The “glow” we often associate with pregnant women is not typically generated from beads of sweat as mom-to-be maneuvers through a workout, barbell in hand. In fact, for the bulk of the population, that sight might be a bit startling. A baby bump tends to draw a type of helpful attention: people offering to carry grocery bags, reserved parking spots right up front and the assumption that for nine months a woman should remain stagnant and eat plentifully. So when an active mother-to-be is seen jogging, lifting and breathing heavy, an air of concern may develop.
In recent weeks a spotlight was placed on pregnant women who continue to CrossFit. Images of a third-trimester mama, armed with a kettlebell, went viral. Social-media mothers went wild with opinions, and Inside Edition and CNN questioned the safety of a woman in her “state” exerting such effort. As a mother of two, my youngest being only 10 weeks old, I can’t help but address the negative stigma attached to athletic expectants.
I was lucky enough to experience two healthy and uneventful pregnancies. Like many mothers, I took guidance from my doctor, family and friends as I made my way through the better part of those two years. At 24, pregnant with my first, I experienced a great deal of morning sickness, fatigue and low self-esteem. I felt weak and exhausted, despite the fact that I was perfectly healthy, according to medical standards. I walked a few times per week but disengaged from any further physical activity for fear of harming the baby inside me. Shortly after my son was born, I discovered CrossFit, and it reignited my passion for health and fitness.
Fast-forward several years. As I prepared to open my own CrossFit gym with my husband and two other partners, I discovered I was pregnant with my second. I made a conscious decision to keep my health and happiness a top priority. I continued to CrossFit with the approval of my physician and took steps to modify my workouts to accommodate any discomfort or potentially risky movements. Nausea was nonexistent, my energy level remained intact, and I felt strong, capable and confident even through delivery.
Our society encourages frailty in women. Media idealizes waifish models in fashion magazines and fragile expecting mothers. It’s unfortunate that women are given the impression that if they eat a piece of salmon, get their heart rate a little high or neglect to use endless amounts of hand sanitizer, their baby will most certainly be in harm’s way. Relax, folks. Pregnancy is not an illness nor is it a weakness. Our bodies are built for many things, including bearing children and physical activity. If you don’t use and care for a machine, it will rust and deteriorate, and the human body is no exception. I can only imagine that in most circumstances, a healthy and active body has the best shot at delivering a healthy baby and quickly recovering. Family physician Dr. Charity Reiser Baker offered, “There is no evidence that working out during pregnancy causes any harm/miscarriages, and there is good evidence that those who are in shape going into labor/delivery do much better than those who have eaten excessively and laid around for nine months. Labor is like a marathon: Train appropriately.”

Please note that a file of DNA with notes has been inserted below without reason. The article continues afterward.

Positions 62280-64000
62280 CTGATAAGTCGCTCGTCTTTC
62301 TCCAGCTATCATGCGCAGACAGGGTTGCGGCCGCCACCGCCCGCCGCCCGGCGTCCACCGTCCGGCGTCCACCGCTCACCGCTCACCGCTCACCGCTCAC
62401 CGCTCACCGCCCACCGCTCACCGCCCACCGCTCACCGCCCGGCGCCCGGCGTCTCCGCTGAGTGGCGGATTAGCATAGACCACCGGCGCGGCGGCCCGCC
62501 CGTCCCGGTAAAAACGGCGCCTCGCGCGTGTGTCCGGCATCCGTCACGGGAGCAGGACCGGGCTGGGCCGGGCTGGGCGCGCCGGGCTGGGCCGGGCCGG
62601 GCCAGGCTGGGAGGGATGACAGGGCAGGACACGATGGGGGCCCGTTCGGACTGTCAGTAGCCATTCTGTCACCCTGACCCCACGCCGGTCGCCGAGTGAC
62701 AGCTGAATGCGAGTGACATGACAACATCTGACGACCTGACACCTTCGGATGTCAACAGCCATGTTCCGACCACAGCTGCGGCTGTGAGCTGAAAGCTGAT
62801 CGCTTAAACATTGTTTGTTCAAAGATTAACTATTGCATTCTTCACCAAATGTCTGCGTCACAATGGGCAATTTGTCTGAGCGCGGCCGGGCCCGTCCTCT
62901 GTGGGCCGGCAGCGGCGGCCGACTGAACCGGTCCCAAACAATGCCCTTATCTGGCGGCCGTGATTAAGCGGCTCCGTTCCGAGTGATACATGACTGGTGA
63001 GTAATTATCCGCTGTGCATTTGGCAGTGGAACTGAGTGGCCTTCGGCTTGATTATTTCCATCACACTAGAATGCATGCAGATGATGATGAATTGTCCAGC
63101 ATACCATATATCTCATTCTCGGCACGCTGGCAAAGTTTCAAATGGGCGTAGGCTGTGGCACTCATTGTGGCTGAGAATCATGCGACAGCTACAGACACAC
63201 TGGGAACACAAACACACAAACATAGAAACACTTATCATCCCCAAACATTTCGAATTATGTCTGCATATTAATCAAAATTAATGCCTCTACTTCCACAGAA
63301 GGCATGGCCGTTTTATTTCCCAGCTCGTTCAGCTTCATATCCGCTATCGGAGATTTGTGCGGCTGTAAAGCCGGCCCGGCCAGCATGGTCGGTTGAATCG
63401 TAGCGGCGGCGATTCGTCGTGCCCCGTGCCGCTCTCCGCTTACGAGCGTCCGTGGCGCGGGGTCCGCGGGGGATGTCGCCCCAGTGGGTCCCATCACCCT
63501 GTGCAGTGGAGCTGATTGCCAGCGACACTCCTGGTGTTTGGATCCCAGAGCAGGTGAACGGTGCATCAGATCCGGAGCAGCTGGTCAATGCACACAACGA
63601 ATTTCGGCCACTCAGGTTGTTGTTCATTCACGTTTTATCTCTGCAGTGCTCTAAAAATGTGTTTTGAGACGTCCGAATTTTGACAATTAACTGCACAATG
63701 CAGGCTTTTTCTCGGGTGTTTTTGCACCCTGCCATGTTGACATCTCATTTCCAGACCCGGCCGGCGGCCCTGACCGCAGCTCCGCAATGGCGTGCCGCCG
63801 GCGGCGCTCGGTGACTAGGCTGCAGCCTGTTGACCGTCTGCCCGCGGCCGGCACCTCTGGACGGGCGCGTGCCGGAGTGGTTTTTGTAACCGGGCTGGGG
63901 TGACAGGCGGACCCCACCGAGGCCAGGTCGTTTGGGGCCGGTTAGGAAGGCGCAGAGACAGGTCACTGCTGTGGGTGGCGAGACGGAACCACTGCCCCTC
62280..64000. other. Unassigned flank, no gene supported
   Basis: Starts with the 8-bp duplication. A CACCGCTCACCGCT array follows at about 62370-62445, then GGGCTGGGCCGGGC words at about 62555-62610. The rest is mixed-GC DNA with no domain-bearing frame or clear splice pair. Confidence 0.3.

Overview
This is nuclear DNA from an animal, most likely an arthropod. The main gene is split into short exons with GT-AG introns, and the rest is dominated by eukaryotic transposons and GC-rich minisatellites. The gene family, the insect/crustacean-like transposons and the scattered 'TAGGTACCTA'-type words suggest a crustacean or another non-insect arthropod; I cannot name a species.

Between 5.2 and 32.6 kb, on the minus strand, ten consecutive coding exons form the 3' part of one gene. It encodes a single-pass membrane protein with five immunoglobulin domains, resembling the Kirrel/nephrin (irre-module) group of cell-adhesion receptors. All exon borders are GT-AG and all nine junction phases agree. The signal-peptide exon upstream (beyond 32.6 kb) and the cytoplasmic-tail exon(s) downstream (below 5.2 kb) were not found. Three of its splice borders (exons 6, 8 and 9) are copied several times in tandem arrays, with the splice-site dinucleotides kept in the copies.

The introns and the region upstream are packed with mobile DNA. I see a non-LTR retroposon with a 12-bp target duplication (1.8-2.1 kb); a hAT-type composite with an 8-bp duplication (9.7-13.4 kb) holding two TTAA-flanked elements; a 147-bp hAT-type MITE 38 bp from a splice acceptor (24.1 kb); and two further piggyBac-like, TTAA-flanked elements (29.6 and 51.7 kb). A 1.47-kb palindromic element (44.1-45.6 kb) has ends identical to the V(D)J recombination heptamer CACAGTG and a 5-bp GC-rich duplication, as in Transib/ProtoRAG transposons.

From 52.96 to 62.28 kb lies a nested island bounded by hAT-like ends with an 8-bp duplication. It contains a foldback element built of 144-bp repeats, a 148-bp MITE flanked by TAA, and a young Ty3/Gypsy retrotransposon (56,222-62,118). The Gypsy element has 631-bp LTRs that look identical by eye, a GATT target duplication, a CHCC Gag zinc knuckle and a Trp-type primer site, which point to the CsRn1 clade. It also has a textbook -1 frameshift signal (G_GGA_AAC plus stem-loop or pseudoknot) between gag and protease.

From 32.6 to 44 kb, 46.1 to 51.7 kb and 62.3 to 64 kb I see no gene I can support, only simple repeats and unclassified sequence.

I must acknowledge that every woman, every body and every pregnancy are unique. There are most certainly situations in which intense or even moderate physical activity simply must be avoided altogether. And pregnancy is not the time to dive into a new workout regimen. Dr. Reiser Baker confirms, stating, “You don’t embark on new training during pregnancy.”
But for any woman given the go-ahead by her physician, maintaining her level of fitness is the healthiest choice she can make for not only herself, but also her baby. It is not the time for one-rep maxes, “Fran” PRs and pukies, but it is perhaps the most important time of all to be sure your body is in a state suitable to house and provide for another being. So dare to carry groceries, park far away and eat Paleo. Continue to lift, push and press. Because your baby and body will thank you.